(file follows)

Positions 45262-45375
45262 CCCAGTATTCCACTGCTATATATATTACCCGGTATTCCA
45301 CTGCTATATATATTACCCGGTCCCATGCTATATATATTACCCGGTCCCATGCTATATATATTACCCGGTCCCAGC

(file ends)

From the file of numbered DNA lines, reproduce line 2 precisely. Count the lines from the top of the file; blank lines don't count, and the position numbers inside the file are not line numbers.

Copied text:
45262 CCCAGTATTCCACTGCTATATATATTACCCGGTATTCCA